Nowhere is this spiritual growth more apparent than in 1992’s Unforgiven. The feature, which earned Eastwood best director and best picture Oscars, rails against the very westerns that launched his career. In the film, a prostitute named Delilah and her friends offer $1,000 to outlaw Bill Munny (Eastwood) to kill the cowboy who cut up her face. An aging widower trying to live down his infamy, Munny nevertheless accepts the bounty to support his struggling hog farm and two young children. Along the trail, though, several missed opportunities poignantly demonstrate the trauma of taking someone’s life. Indeed, these scenes defy the spirit of traditional westerns. In Eastwood’s Unforgiven, it’s ordinary folk — wanting to live peacefully in a world of wretched cruelty — who stand in for the genre’s usual flinty characters.

The director explained his take on violence and role models to Psychology Today this way: “Well, conflict is the basis of drama. I guess that goes back as long as time has existed . . . back to the Greek tragedies or the Old Testament.” Violence is a form of conflict, he added, and can have a “socially damaging effect” on filmgoers. But it can be cathartic, too.

A film about dying with dignity earned Eastwood his second pair of Oscars for best director and picture. Million Dollar Baby (2004) tells the story of Maggie Fitzgerald (Hilary Swank), a 31-year-old server from the Missouri Ozarks who asks former “cut man” Frankie Dunn (Eastwood) to train her as a boxer. But just as Fitzgerald is about to win welterweight title of the world, her opponent sucker-punches her from behind, abruptly ending the fight and Fitzgerald’s boxing career. Now quadriplegic with a leg lost to gangrene and no hope of recovery, she asks Dunn, a lapsed Catholic, to help her die, and with considerable tribulation, he does. It’s a frank example of love and grace in the face of deficient care and acute suffering.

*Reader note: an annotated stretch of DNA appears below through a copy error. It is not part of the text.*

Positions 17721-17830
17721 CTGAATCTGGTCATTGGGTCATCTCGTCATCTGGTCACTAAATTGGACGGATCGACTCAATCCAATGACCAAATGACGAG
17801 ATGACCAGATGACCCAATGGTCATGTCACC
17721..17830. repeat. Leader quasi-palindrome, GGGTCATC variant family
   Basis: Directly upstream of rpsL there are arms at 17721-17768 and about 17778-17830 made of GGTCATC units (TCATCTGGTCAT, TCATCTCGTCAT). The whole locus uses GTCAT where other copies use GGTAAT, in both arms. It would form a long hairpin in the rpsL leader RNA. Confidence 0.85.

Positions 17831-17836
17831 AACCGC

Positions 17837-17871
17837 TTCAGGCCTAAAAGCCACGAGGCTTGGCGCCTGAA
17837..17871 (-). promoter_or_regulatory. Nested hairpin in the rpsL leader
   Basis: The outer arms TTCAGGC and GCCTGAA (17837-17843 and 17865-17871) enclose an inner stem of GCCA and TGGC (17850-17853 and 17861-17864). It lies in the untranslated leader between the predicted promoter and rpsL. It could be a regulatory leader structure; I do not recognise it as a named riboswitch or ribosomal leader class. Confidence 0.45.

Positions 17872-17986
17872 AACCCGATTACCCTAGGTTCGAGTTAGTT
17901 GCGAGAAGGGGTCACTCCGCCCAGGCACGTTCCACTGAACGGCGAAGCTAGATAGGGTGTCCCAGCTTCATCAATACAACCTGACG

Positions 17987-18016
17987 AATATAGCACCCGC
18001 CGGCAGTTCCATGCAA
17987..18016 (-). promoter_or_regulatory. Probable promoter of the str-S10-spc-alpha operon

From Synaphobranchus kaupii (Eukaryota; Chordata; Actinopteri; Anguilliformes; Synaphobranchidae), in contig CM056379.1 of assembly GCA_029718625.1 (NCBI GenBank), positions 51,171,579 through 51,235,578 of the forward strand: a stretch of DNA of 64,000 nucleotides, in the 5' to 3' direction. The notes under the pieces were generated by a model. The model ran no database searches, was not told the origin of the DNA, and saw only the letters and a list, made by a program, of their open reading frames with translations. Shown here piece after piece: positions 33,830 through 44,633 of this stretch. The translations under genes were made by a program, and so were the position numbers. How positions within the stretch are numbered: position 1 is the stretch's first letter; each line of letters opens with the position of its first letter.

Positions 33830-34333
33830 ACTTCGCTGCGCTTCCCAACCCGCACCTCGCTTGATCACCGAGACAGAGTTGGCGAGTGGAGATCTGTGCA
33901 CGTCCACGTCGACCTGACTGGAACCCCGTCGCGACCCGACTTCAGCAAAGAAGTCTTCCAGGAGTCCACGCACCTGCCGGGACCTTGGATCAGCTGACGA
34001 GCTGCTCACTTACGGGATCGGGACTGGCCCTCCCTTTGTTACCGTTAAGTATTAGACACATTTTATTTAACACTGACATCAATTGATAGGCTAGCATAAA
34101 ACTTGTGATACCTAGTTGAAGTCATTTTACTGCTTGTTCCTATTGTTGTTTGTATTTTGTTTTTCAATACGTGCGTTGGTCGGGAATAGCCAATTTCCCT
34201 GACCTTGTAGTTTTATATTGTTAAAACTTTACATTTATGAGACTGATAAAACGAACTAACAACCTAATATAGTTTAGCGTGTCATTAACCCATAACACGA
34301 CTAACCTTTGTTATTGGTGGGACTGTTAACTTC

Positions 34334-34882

For Eastwood, death warrants ongoing reflection. In his recent film Hereafter (2010), a young boy struggles with the loss of his twin brother, a French journalist is inexplicably revived after dying in a tsunami and a psychic reluctantly communes with the departed. The supernatural drama looks carefully at the afterlife and why those among the living are so preoccupied with it. Speaking softly to audiences, Hereafter suggests that there is also peace in giving in to the Mystery.

Eastwood’s films “quietly but insistently invite meditation on human nature, history, and ethics,” writes Sara Anson Vaux, a film professor at Northwestern University. In her 2011 book, The Ethical Vision of Clint Eastwood, she praises the American icon for his “distinctive moral and ethical examination” of suffering and sacrifice, justice and forgiveness.

Now in his career’s twilight, Eastwood bears some resemblance to a guilt-ridden former gunslinger. But as a perennial performer and filmmaker, he has been able to roam the byways of America’s psyche, prompting North American audiences to stop and think about their own lives, if only for a couple of hours. His stories give expression to the misgivings and yearnings within, transforming them into resounding verse.